What is Blockchain – Explained in simple English

My usual reaction to the words “blockchain” and “cryptocurrency” involves fighting off a sudden feeling of drowsiness and quickly navigating to more exciting areas of the Internet.

However, after learning the basics behind the technology and how it works, you understand why people are excited about the capabilities and power of blockchain.

The basic concept of blockchain is not difficult to understand, but the implementation of the technology could change the way the world works.

Blockchain Basics

A problem with electronic transactions is the need for a third-party intermediary like a bank to authenticate and keep records of payments.

Without this, people could purchase items with money they don’t have, as there would be no record of their money being spent.

Blockchain removes this need for third parties in transactions by creating a distributed record which is possessed and verified by other users.

Essentially, other people keep a record of money spent and the order of transactions, removing the need for a bank.

This means you can pay cryptocurrency directly to somebody else without cheating the system, relying on the consensus of other nodes in the blockchain.

Other users record transactions and reach a consensus on the order of entries in the distributed ledger.

The system prevents double spending and becomes more secure with a higher number of people checking transactions.

The consensus-building process is conducted by people like Bitcoin miners, who earn a reward in Bitcoin for their work.


Blockchain vs Bitcoin

These two terms may be indistinguishable to newcomers.

Bitcoin is a cryptocurrency, meaning it is a currency with value that exists only as data – but can still be exchanged in a similar manner to traditional currency.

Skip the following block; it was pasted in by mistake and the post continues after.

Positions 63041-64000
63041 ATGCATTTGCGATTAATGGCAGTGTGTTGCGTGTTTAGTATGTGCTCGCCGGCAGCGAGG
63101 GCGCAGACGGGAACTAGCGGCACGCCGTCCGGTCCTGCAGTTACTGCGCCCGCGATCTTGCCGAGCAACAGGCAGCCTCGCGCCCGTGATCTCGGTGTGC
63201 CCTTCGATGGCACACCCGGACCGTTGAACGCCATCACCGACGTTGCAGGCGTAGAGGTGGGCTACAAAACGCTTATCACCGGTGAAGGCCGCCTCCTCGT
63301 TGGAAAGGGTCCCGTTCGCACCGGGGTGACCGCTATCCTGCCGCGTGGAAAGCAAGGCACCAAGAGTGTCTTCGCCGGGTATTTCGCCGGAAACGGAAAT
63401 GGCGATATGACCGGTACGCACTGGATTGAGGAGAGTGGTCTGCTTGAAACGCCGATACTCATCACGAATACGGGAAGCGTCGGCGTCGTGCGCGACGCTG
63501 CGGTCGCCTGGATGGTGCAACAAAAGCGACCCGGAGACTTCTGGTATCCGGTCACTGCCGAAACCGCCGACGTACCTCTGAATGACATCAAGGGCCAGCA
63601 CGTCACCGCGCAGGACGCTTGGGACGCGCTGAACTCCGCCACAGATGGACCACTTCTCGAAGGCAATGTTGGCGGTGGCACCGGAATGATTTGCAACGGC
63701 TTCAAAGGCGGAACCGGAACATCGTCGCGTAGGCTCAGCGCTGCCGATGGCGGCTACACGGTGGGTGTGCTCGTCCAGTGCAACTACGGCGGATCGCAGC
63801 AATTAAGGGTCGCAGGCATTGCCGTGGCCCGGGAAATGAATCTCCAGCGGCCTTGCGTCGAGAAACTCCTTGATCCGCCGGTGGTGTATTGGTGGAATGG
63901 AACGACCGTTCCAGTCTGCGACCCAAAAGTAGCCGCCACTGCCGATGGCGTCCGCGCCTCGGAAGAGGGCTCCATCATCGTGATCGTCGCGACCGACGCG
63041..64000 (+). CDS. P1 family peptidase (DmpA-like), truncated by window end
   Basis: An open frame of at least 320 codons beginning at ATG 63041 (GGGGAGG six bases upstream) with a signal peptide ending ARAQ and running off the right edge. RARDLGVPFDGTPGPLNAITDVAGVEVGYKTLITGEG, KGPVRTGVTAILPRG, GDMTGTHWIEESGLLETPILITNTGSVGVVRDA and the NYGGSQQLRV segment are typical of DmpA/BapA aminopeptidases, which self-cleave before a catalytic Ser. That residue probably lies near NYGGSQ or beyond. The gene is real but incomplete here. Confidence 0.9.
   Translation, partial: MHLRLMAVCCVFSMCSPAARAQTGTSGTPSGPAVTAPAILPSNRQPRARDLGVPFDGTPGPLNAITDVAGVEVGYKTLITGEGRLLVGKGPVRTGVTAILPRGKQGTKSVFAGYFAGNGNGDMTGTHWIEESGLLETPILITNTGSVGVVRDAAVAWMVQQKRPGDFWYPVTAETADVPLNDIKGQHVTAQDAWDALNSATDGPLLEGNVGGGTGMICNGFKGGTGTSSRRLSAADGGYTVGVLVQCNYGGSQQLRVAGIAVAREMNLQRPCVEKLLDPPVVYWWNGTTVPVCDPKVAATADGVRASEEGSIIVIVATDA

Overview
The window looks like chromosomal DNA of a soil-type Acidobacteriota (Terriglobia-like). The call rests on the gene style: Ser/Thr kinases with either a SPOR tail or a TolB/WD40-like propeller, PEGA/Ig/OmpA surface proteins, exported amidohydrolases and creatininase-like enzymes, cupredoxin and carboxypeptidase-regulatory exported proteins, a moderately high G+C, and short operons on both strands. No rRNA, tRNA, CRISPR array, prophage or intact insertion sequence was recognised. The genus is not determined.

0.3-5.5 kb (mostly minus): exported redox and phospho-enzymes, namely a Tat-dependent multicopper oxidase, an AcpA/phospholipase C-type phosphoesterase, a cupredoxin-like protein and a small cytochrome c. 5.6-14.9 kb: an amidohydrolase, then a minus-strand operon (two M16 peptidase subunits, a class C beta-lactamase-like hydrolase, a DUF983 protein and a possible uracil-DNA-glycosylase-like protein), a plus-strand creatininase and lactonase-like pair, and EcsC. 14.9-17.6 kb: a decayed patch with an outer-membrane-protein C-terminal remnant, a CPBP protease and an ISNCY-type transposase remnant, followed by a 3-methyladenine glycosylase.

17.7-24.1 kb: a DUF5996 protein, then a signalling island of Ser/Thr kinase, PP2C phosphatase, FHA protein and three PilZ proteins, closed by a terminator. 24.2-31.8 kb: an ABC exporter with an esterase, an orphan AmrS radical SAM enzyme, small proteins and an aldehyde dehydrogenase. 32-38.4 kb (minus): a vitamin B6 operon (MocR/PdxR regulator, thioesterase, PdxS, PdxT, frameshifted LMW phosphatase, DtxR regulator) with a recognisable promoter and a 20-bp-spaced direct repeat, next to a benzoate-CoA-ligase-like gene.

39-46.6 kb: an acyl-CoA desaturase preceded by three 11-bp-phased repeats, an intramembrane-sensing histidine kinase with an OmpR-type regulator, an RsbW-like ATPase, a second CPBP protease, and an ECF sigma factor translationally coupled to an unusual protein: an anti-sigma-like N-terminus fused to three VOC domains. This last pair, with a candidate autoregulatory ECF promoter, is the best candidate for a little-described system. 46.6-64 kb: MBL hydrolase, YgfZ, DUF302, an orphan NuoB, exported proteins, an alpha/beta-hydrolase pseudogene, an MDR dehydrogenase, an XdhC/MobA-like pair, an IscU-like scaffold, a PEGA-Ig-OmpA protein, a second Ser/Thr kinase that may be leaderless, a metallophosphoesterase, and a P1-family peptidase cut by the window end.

Bitcoin was created in 2008 as a peer-to-peer cash system concept which did not require a third-party intermediary.

The Bitcoin currency was a unique innovation, but it was the technology behind the peer-to-peer cash system which proved truly revolutionary.

Called blockchain, this backbone is the distributed ledger technology which allows a network of users to keep a record of transactions.

Bitcoin payments use blockchain technology, but blockchain can be used for other applications, including property transfers and contracts.


Security and Safety

Blockchain technology requires a large distributed network, where the ledger of transactions is recorded on each point in the network and every node is independent.

This distribution of data makes the system secure against fraud or interference. If a single block is forged and added to the chain, other nodes will find the data to be untrue.

Redundant copies of the blockchain are always available thanks to independent nodes constantly calculating new blocks.

The distributed ledger is public, but the transaction information in each block is hashed and encrypted, available only to those involved.

Cyber Security

What’s in a Block?

Bitcoin miners use powerful, specialised software to collect transaction information and create blocks to add to the blockchain.

These miners form part of the consensus system used to maintain the record of transactions, and they earn a Bitcoin reward for each block calculated.

Blocks form part of the blockchain, and are comprised of four parts:

  • Reference to the previous block
  • Summary of included transaction
  • Time stamp
  • Proof of work for creating the block

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What is Blockchain – Explained in simple English